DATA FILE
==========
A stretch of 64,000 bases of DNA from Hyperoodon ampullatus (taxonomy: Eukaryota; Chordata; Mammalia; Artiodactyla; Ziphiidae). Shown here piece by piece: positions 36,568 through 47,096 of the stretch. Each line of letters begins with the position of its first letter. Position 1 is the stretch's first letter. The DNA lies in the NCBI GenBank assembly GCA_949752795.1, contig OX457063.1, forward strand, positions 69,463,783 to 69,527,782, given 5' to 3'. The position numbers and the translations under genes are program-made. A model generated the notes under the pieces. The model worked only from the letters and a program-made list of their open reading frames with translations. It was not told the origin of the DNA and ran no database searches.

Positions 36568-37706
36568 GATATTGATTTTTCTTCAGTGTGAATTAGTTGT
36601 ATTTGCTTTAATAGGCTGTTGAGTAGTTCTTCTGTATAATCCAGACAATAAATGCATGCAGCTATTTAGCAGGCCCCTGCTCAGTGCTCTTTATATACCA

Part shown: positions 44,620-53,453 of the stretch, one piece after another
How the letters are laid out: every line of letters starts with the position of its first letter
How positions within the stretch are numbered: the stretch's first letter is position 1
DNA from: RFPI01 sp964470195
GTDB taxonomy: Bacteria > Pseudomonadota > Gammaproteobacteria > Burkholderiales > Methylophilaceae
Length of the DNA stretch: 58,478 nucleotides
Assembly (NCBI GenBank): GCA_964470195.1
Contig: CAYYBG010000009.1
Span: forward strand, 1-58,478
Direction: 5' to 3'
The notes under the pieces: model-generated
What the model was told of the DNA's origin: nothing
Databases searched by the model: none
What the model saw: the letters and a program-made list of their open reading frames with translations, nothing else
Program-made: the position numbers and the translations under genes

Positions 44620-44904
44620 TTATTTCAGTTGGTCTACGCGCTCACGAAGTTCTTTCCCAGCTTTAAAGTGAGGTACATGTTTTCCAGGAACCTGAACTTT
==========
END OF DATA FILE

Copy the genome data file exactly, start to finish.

A stretch of 64,000 bases of DNA from Hyperoodon ampullatus (taxonomy: Eukaryota; Chordata; Mammalia; Artiodactyla; Ziphiidae). Shown here piece by piece: positions 36,568 through 47,096 of the stretch. Each line of letters begins with the position of its first letter. Position 1 is the stretch's first letter. The DNA lies in the NCBI GenBank assembly GCA_949752795.1, contig OX457063.1, forward strand, positions 69,463,783 to 69,527,782, given 5' to 3'. The position numbers and the translations under genes are program-made. A model generated the notes under the pieces. The model worked only from the letters and a program-made list of their open reading frames with translations. It was not told the origin of the DNA and ran no database searches.

Positions 36568-37706
36568 GATATTGATTTTTCTTCAGTGTGAATTAGTTGT
36601 ATTTGCTTTAATAGGCTGTTGAGTAGTTCTTCTGTATAATCCAGACAATAAATGCATGCAGCTATTTAGCAGGCCCCTGCTCAGTGCTCTTTATATACCA

Part shown: positions 44,620-53,453 of the stretch, one piece after another
How the letters are laid out: every line of letters starts with the position of its first letter
How positions within the stretch are numbered: the stretch's first letter is position 1
DNA from: RFPI01 sp964470195
GTDB taxonomy: Bacteria > Pseudomonadota > Gammaproteobacteria > Burkholderiales > Methylophilaceae
Length of the DNA stretch: 58,478 nucleotides
Assembly (NCBI GenBank): GCA_964470195.1
Contig: CAYYBG010000009.1
Span: forward strand, 1-58,478
Direction: 5' to 3'
The notes under the pieces: model-generated
What the model was told of the DNA's origin: nothing
Databases searched by the model: none
What the model saw: the letters and a program-made list of their open reading frames with translations, nothing else
Program-made: the position numbers and the translations under genes

Positions 44620-44904
44620 TTATTTCAGTTGGTCTACGCGCTCACGAAGTTCTTTCCCAGCTTTAAAGTGAGGTACATGTTTTCCAGGAACCTGAACTTT